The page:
Research radiologists at Boston’s Massachusetts General Hospital evaluated the details and accuracy of colon imaging, i.e. colonography or virtual colonoscopy with no laxatives during preparation and having it compared with the traditional colonoscopy. Clear guidelines based on evidence have been set and suggests that all men and women with low risks get screened for colon cancer at age 50 with a colonoscopy. If this study turns out to be normal, there has been a directive that it should be repeated once in every 10 years. When one hits the age of 80 years, routine colonoscopies screening are discontinued.

Why people avoid colon cancer screening

It is absolutely clear that these screening colonoscopies can save lives by preventing colon cancer. It is also true that laxative given the day before for cleaning you out and the actual screening procedure are the two top reasons that discourage people from considering colon cancer cleaning.  In a recent study, the directors gave their patients low fiber diet just before they conducted the scanning. Patients were given an oral contrasting material to drink which market stool feces to allow radiologists to easily distinguish retained stool and feces from colon abnormalities. The virtual colonography did quite an excellent job when it came to detecting adenomas of large colon of about 10 mm or the larger picking 91 percent of existing lesion compared to 95 percent with colonoscopy and traditional preparation. The small difference between 95 percent on colonoscopy involving traditional preparation and 91 percent on virtual colonography doesn’t really have a great statistical impact as such.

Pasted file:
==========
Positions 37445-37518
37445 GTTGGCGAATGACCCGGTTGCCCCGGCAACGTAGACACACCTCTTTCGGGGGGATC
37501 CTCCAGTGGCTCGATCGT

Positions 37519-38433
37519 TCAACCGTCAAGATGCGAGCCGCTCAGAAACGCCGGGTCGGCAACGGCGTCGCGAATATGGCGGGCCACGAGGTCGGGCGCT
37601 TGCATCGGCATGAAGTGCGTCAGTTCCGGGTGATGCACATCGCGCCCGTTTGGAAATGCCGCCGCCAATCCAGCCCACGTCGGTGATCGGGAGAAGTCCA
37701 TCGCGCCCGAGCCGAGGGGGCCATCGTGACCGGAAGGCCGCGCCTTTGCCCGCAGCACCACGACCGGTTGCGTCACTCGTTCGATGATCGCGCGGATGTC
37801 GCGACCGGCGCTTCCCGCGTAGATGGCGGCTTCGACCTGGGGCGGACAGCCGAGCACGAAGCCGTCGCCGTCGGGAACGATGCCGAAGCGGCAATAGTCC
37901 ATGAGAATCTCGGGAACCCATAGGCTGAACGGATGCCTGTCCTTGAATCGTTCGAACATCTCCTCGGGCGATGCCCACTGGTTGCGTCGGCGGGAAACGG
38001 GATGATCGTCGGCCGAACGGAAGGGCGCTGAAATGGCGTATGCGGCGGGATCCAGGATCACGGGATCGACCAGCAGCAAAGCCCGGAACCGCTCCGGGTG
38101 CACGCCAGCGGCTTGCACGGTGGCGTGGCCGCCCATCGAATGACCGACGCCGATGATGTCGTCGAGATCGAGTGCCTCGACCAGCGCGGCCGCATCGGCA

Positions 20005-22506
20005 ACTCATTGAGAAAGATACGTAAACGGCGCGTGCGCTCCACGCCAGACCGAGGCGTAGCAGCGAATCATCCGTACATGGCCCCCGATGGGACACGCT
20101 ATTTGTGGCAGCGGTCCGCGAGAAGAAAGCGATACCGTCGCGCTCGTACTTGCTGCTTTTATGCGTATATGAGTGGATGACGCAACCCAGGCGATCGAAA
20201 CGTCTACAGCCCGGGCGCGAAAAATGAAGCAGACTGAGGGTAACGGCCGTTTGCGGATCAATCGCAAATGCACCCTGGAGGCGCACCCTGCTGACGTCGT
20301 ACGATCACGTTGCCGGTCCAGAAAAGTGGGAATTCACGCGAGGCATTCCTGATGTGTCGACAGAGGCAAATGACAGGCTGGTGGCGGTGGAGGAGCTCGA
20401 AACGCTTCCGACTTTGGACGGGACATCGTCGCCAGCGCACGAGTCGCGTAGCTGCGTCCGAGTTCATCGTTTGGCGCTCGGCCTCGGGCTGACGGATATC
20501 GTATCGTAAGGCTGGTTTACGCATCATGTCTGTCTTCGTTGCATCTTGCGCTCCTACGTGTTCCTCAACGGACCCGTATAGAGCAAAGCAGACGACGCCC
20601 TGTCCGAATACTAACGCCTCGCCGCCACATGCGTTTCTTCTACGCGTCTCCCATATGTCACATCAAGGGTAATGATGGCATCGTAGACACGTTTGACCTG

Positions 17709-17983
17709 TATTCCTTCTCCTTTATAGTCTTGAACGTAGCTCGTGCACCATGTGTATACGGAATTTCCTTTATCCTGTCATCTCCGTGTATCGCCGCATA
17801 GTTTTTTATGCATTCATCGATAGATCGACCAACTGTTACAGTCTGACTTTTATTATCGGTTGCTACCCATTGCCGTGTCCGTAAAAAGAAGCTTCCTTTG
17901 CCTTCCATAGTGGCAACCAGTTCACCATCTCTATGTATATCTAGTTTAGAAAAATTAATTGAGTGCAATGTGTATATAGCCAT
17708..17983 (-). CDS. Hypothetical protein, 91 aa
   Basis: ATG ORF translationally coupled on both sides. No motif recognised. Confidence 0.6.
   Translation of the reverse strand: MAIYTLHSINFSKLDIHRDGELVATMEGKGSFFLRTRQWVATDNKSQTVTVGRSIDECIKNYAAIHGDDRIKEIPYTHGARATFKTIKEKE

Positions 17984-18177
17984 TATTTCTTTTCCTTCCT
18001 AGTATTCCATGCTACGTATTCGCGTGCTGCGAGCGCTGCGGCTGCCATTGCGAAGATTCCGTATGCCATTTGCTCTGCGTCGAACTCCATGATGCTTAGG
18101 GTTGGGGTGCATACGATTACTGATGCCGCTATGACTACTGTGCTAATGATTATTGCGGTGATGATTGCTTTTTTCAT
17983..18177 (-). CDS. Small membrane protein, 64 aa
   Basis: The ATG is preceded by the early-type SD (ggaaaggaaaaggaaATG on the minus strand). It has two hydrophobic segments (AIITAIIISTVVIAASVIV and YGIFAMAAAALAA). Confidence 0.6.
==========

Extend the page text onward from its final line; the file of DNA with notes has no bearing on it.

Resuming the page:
The study found that the virtual colonography performed relatively poorly when it came to its ability to detect growths that were smaller. According to the researchers, most of the polyps impacting on cancer and the survival outcomes are larger than 10 mm. Researchers continued to note that this laxative free method is highly likely to be worthwhile when used as a way of reaching many adults with strong aversion to the laxative bowel preparation that doesn’t require screening.

Should you go for colon screening?

Clearly, there is no doubt to the fact that going for screening is always much better than not going for screening. The free laxative virtual colonoscopy wasn’t good as such compared to traditional colonoscopy when it came to finding smaller lesions. Data used in the research study was largely based on experience and skills of only three radiologists. Studies undertaken previously have strongly stressed on the need of involving a more experienced radiologist when it comes to study interpretation. Researchers in this study never discussed radiation exposure, something, which is of great significance when it comes to virtual colonoscopy. In addition, they never mentioned the amount of money that the insurance company might not be paying at the time. Despite all this, it is essential that another tool is introduced for fighting colon cancer.